Maybe the numbers aren’t statistically significant enough, and with no long-term data we can’t really assess the risk properly. But in one study of 11,813 girls receiving the Gardasil vaccine, 2 developed rheumatoid arthritis, 5 developed arthritis, 1 developed reactive arthritis, and 1 developed juvenile arthritis.
In the control group of similarly-aged young girls, all of whom received placebo shots also containing aluminum, 1 recipient developed lupus and 2 developed arthritis.
Merck has been widely criticized for its use of a placebo containing the same adjuvant as the vaccine instead of a placebo containing a non-reactive saline. Such a practice can mask adverse reactions—although in this case a 3-fold increased risk of auto-immune disease nevertheless became apparent—and aluminum has been associated with nerve cell death.
Multiple cases of the autoimmune disorder Guillain-Barré syndrome arising after vaccination with Gardasil have been reported to the Vaccine Adverse Event Reporting System (it is estimated that less than 10 percent of adverse events are actually reported to VAERS). The CDC, however, has concluded that at least so far there is no evidence that Gardasil increases the risk of Guillain-Barré syndrome.
Heads also swiveled last year over the story of Jenny, a young girl who developed a mystery
case of ALS, motor-neuron disease, after vaccination with Gardasil. Sadly, she was far from the only headline-grabbing "was-it-Gardasil" story.
Incidence of autoimmune disease in general is rising. “Autoimmune disease is a multimillion dollar market set to increase as world prevalence rates rise and the population lives longer,” reported BioPortfolio, rather gleefully.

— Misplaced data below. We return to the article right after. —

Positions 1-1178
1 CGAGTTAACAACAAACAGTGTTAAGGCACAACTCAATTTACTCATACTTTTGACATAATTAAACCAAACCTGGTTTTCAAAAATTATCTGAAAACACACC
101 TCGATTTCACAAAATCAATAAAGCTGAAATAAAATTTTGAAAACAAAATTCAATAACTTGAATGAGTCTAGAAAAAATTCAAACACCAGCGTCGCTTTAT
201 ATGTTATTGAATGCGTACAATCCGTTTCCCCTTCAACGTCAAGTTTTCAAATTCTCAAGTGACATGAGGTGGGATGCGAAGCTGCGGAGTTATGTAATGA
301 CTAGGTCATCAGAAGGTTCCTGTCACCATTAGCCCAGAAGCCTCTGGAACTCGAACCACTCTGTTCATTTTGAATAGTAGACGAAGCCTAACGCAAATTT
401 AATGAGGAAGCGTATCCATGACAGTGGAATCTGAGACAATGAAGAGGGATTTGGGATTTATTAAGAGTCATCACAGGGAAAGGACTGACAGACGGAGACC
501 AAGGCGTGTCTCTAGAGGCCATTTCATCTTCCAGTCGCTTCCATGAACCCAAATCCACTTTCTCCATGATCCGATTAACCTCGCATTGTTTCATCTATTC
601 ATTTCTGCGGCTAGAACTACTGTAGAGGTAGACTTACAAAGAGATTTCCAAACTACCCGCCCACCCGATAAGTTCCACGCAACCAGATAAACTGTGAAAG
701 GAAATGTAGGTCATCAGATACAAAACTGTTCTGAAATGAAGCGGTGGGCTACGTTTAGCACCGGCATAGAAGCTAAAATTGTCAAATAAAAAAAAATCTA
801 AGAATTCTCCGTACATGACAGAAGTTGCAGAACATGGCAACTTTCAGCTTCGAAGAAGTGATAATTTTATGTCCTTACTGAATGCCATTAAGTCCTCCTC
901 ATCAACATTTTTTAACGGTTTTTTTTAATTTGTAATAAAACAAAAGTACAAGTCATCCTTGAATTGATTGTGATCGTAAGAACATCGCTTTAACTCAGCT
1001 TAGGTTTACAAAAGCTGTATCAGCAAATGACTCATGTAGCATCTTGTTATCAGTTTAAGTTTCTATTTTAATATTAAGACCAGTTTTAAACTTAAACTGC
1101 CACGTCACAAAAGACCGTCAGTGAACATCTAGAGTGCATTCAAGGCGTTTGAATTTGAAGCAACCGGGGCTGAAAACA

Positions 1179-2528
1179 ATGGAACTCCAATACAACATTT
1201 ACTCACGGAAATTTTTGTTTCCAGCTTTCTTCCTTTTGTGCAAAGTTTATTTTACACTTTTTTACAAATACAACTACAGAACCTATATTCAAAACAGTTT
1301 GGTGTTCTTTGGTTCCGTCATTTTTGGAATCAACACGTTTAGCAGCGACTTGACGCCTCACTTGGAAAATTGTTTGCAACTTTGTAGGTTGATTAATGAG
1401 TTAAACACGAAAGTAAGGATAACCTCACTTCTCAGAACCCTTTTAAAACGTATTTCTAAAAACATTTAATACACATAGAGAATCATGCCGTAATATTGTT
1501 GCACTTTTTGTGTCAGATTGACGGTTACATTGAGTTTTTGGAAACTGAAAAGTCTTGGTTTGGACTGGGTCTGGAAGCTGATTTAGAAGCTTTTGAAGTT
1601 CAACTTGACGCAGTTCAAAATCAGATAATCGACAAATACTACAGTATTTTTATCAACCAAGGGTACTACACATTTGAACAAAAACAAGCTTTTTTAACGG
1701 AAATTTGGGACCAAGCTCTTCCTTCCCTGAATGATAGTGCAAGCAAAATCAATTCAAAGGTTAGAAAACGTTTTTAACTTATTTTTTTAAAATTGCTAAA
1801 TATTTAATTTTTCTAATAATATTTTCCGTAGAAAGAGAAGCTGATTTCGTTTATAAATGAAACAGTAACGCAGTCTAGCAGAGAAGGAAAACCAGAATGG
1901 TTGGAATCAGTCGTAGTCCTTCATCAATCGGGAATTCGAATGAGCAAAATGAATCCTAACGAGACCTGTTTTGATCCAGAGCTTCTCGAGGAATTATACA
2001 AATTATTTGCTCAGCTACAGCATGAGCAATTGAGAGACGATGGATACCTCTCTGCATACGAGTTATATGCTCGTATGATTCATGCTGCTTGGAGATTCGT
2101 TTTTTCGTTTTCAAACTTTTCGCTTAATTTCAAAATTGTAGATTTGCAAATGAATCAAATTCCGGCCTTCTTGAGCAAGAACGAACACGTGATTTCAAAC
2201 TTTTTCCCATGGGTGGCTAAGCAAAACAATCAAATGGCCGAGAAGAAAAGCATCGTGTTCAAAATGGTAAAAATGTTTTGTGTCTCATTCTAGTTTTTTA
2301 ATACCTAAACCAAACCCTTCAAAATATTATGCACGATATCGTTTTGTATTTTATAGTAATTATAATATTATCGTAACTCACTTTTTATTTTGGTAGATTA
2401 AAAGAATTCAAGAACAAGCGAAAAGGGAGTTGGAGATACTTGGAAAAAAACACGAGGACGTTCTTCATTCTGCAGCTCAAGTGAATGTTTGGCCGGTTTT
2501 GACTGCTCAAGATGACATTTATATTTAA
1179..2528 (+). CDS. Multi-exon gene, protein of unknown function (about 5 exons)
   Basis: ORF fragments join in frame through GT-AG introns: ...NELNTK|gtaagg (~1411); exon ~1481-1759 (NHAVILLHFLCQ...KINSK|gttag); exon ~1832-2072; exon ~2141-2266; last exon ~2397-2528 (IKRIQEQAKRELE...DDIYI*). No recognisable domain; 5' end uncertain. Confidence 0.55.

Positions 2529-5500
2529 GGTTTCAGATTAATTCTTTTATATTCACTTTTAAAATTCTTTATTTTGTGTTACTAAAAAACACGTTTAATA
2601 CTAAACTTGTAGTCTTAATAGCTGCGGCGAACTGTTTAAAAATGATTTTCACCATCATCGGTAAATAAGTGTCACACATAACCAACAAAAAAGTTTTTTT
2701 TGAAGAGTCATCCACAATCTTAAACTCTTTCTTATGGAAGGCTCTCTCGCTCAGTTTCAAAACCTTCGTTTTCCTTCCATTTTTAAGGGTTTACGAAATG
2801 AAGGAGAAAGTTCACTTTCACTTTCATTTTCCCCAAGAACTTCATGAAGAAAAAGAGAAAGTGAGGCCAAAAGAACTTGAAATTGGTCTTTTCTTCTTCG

Roughly eight percent, predominantly women, of people in the US currently suffer various autoimmune diseases that, according to the Lancet, “arise in genetically predisposed individuals but require an environmental trigger.”
Women considering the Gardasil vaccine might want to take hereditary factors into account first.
‘As examples, Dr. Harper (Dr. Diane Harper, who was involved in Gardasil’s clinical trials) mentioned family history of motor neuron disease or autoimmune diseases, which could affect how the person reacts to the vaccine,’ wrote medical journalist Zosia Chustecka. ‘She illustrated this point by saying: "Salt does not usually kill anybody, but for a person with congestive heart failure, it could lead to fatal pulmonary edema, so you could say that salt caused their death, as it was the last straw that broke the camel's back."’
That seems like a fairly balanced approach to does-it-doesn't-it-cause-auto-immune-disease questions. If you really want to protect against the strains of HPV that cause 70% of cervical cancers, and you’re not willing to count on regular Pap smears to protect you, take a look at your family history before undergoing Gardasil’s three shots. Check for incidence of MS, lupus, rheumatoid arthritis and so on, and then decide.
What do you think? Could Gardasil be a trigger for auto-immune diseases? Does autoimmune disease count as a side-effect of a vaccine if it was triggered by the vaccine rather than caused by it; or if it appears outside the time-frame considered by the CDC? Should we worry about the combined effect of the ever-increasing number of recommended or mandatory vaccines?